Four Tips for Maximizing Greenhouse Space
Learn how to make the most of your greenhouse space to save money and improve efficiency

by Michael Kovalycsik, National Sales & Marketing Director, Delta T Solutions

 

Delat T Maximize Greenhouse Space Rolling benches can improve space efficiency by as much as 30 percent compared to stationary benches.

Using the space in your greenhouses as efficiently as possible is beneficial for many reasons. Of course, the more plants you grow, the more you can sell, but there are also energy-saving benefits of maximizing your space.

 

“It’s one really good way to cope with rising energy costs and heating costs,” says Neil Mattson, associate professor and floriculture extension specialist at Cornell University. Building a new, more efficient structure, installing thermal curtains or buying a new boiler might be your first thought when considering ways to save on energy bills, but they can also be expensive. “Those are all capital costs,” says Mattson. “While they might give you a good return on your investment, you could have an even quicker return on your investment just by maximizing how you use your space.”

 

HOW TO DO IT

Mattson shares four things all growers can do to make the most of their greenhouse space:

1. Think about the percentage of the greenhouse surface area you’re using. Are you using the best possible bench configuration? For example, rolling benches generally allow growers to utilize about 90 percent of the space in the greenhouse, while non-rolling bench arrangements often use only 60 percent of the space. In other words, if it took three greenhouses to fit your crop at 60 percent space efficiency, bumping it up to 90 percent efficiency would allow you to grow the same number of crops in just two greenhouses.

2. Schedule crops wisely. When you open up a greenhouse, it should be at full capacity. If you can’t use all the space, you should try to delay opening that greenhouse for as long as possible. For example, if you’re planning to grow a crop that would need two weeks longer to grow compared to other crops, consider getting a larger plug or liner that gives you a two-week head start. Or, simply keep them in a smaller greenhouse until they can be transplanted and placed with other crops in the larger greenhouse.

3. Sweat the small stuff. Take a close look at your greenhouse to determine where space is being underutilized. Can you layer crops? “Sometimes you’ll see a second crop under the first crop, so that might be OK for a week or two for the germination, especially if you have a heated floor in your greenhouse,” says Mattson. “You might be germinating your crop on the lower layer where you’ve got foliage plants or something that can handle the lower light below the benches, and you’ve got your primary crop up on the benches.”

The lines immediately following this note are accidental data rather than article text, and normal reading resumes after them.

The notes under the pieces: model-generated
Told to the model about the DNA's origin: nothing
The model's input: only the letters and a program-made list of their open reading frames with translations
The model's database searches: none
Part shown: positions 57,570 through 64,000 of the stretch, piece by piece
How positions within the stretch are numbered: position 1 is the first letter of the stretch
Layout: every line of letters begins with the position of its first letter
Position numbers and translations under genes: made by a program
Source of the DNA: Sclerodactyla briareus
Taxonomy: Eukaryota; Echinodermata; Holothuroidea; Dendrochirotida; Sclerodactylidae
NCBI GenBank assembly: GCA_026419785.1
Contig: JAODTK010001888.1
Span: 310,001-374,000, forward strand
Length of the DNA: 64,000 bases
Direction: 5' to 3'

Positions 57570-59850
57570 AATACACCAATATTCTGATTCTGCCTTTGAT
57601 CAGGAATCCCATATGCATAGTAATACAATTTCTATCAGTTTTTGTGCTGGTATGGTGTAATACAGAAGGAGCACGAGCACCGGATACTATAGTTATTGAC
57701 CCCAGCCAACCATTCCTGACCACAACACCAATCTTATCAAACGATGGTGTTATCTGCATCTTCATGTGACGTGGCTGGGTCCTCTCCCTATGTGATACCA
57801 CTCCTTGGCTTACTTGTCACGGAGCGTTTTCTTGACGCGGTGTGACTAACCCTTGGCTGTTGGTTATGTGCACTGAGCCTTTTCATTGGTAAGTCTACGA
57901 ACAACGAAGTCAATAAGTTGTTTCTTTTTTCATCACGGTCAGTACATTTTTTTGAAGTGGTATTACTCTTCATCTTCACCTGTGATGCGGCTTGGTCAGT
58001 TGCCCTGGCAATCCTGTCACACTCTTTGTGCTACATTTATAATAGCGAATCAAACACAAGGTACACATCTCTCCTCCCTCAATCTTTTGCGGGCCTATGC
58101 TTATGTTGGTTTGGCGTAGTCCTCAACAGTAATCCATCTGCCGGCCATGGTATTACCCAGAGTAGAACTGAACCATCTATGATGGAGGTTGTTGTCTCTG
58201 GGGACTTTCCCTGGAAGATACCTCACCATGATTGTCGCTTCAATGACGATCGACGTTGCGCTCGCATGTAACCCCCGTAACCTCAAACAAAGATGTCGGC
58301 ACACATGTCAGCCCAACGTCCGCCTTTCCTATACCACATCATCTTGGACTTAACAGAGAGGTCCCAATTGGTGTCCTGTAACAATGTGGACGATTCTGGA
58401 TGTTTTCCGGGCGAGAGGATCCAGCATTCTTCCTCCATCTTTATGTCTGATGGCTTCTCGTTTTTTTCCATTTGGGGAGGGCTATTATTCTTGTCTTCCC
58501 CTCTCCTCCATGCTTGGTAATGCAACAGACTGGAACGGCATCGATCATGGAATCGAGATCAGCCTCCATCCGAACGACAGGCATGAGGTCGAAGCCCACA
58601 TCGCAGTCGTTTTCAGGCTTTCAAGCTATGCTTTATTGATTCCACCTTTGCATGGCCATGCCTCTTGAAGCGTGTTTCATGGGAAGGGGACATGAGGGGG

4. Consider using multiple heating zones. This works well if you have multiple greenhouse ranges – you can heat one greenhouse at a different temperature than another so the more cold tolerant crops can grow in a cooler house while the plants that need warmer temperatures can grow in warmer houses. However, you can create different heating zones within one greenhouse, too, especially if you have floor or under-bench heat. For example, you might have an area of the greenhouse for germination and seedling growth, where warm soil temperature is important for uniform germination. You can heat just that zone to a warmer temperature, and once the seedlings are transplanted and established, they can be moved to a cooler zone.

 

Delat T Maximize Greenhouse Space

Consider growing hanging baskets to use the vertical space in the greenhouse and achieve maximum efficiency.

Mattson notes that you shouldn’t be afraid to get out the calculator and really dig into the numbers to figure out the most economical use of your greenhouse space. He recommends calculating crop costs in square foot weeks: Calculate the number of square feet a pot takes, times the weeks in the greenhouse. For example, if it’s a 6-inch square pot, four of them will fit into one square foot. For each week that one pot was in the greenhouse, it took up a quarter square foot week. If it’s a 10-week crop, multiply that by 10. So that crop took 2.5 square foot weeks of space in the greenhouse. You might calculate the greenhouse space of a very large plant and find that it would be more economical to grow several smaller plants in that same space.

 

You could also find the opposite is true, as Mattson did with one grower. “They were growing hanging baskets on their benches and also growing hanging baskets above their benches,” he says. “They calculated that they were actually earning more money on a square foot week basis growing hanging baskets on the bench rather than bedding plants in packs.”

 

Delta T Solutions has designed and manufactured customized heating solutions for greenhouse growers using hydronic (hot water radiant) heat for 30 years. To learn more about cost-effective in-ground bench and perimeter heating systems; high-efficiency boiler systems; and other systems that improve crop health, contact Delta T at 800-552-5058 or emailmkovalycsik@deltatsolutions.com.

 

Delta T Solutions
27711 Diaz Rd, Suite B, Temecula, CA 92590 • 800.552.5058 • 760.682.0428 (fax) • www.deltatsolutions.com